American Heart Association
News Release (AHA)
June 6, 2013
$4.5 million grant from WellPoint Foundation supports nationwide campaign & ongoing CPR mobile tour
Do you know the two simple steps of Hands-OnlyTM CPR? Then you're ready to help save a life. In recognition of National CPR Awareness Week (June 3rd - June 8th), the American Heart Association and the WellPoint Foundation have teamed up to continue the national awareness campaign and ongoing mobile tour teaching Americans how to perform Hands-Only CPR to the beat of the Bee Gees' hit "Stayin' Alive."
Sudden cardiac arrest is a leading cause of death with nearly 360,000 out-of-hospital cases occurring every year in the United States. When a teen or adult has a sudden cardiac arrest, survival depends on immediately receiving CPR from someone nearby, especially since survival rates drop as much as 10% for every minute that goes by without intervention. The Bees Gees' hit song "Stayin' Alive" has more than 100 beats per minute, which is the rate you should push on the chest during Hands-Only CPR.
"A few years ago, when I was teaching a CPR class, it occurred to me that a familiar song's beat would be an easy and fun way for people to remember the correct rhythm for CPR chest compressions, and make them feel more confident doing it," said Dr. Alson Inaba, M.D. "If you begin Hands-Only CPR to the beat of the Bee Gees' ‘Stayin' Alive' immediately on a teen or adult who collapses from sudden cardiac arrest, you can double or triple their chances of survival."
In fact, Hands-Only CPR has been shown to be equally as effective as conventional mouth-to-mouth CPR, and people are more likely to feel comfortable performing it. A December 2012 study published in the American Heart Association's journal, Circulation found that chest compression-only CPR performed by bystanders keeps more people alive with good brain function after having a sudden cardiac arrest.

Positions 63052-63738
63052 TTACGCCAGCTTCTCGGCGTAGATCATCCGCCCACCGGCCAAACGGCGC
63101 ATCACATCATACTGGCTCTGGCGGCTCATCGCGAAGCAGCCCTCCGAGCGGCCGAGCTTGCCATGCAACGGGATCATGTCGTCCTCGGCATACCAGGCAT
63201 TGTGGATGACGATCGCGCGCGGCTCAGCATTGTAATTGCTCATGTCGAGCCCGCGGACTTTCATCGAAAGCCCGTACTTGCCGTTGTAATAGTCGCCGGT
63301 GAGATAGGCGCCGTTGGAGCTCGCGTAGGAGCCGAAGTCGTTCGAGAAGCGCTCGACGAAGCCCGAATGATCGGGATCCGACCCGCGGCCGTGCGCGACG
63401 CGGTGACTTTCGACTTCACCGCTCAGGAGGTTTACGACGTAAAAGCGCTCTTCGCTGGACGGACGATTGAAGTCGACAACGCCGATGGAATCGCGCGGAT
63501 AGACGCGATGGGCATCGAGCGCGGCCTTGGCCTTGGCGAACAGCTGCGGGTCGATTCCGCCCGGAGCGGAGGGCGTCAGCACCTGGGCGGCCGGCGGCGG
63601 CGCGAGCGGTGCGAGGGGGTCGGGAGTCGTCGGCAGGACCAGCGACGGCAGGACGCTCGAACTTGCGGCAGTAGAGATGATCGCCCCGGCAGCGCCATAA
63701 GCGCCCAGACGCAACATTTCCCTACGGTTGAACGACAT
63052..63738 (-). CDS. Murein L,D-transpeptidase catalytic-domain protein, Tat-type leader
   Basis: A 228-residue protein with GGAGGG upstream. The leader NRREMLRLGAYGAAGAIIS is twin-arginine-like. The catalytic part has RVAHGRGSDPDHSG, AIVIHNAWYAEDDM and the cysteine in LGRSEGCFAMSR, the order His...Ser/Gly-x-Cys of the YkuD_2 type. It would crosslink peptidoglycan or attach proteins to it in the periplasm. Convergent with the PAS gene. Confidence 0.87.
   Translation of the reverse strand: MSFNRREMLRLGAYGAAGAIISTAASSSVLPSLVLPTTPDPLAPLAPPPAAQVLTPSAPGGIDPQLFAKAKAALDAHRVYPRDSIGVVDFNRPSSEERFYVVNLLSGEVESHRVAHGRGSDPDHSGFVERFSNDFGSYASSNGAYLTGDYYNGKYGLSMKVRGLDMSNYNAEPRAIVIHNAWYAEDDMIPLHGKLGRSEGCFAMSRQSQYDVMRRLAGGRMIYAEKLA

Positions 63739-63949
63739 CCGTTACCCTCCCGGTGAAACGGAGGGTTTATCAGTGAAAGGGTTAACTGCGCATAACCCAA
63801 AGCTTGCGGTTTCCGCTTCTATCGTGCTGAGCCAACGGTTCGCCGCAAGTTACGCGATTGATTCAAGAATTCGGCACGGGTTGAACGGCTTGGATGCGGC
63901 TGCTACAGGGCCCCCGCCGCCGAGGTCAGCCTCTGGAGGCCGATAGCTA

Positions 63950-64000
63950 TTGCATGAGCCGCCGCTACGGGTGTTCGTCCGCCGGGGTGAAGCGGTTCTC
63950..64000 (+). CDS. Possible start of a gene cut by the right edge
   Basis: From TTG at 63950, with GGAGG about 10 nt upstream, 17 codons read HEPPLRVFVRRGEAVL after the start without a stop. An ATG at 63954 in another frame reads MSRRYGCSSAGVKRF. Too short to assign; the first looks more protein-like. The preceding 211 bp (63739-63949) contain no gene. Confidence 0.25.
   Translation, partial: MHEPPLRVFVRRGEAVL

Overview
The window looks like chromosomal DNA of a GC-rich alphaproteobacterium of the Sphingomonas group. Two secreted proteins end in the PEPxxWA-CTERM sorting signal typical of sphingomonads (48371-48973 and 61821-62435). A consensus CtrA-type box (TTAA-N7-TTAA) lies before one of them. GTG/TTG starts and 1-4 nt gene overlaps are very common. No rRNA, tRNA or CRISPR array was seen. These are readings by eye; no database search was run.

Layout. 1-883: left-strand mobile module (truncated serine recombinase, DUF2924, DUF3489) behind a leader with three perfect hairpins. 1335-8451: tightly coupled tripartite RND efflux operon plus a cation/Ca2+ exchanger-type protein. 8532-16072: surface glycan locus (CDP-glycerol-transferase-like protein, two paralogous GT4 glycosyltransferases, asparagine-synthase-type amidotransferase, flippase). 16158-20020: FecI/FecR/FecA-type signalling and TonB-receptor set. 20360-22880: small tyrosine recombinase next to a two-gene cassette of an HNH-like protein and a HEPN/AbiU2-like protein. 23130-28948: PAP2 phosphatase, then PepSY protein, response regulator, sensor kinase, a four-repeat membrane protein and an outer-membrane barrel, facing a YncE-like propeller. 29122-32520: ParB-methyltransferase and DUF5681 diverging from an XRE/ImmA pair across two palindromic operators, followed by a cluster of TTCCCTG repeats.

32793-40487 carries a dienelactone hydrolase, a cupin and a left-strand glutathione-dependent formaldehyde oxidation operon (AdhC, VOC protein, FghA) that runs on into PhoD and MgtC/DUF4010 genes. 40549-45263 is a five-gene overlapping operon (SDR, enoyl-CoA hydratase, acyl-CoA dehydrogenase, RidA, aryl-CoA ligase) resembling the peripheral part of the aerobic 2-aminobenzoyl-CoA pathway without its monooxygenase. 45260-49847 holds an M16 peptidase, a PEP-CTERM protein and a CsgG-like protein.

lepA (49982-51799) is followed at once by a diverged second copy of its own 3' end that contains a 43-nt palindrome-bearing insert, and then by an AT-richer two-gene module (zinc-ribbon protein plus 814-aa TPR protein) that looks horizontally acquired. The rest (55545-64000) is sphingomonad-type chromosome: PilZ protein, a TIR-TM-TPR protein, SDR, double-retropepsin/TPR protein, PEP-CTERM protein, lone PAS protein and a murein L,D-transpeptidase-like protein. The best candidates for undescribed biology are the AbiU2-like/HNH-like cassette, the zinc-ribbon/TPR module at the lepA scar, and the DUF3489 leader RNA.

With the support of the WellPoint Foundation, the American Heart Association launched the 3-year national campaign and mobile tour in June 2012 to raise awareness of Hands-Only CPR as a lifesaving method and to increase the likelihood of people performing CPR in an emergency. The interactive Hands-Only CPR mobile tour will visit at least 24 cities across the country through Fall 2014 to teach thousands of people the easy steps to save a life. To find out when the mobile tour is visiting your city, please visit: www.heart.org/handsonlycpr.
"The WellPoint Foundation is working to improve health and strengthen communities across the country," said Lance Chrisman, executive director of the WellPoint Foundation "We're proud to support the American Heart Association's Hands-Only CPR campaign through a three year, $4.5 million grant because we know this program will help to improve survival rates among out-of-hospital cardiac arrest victims by giving bystanders the training and confidence they need to take action and save a life."
As part of the second year of the national Hands-Only CPR campaign, the American Heart Association debuted new TV and radio public service announcements, digital promotions and a one-minute Hands-Only CPR demo video to train Americans in the life-saving technique.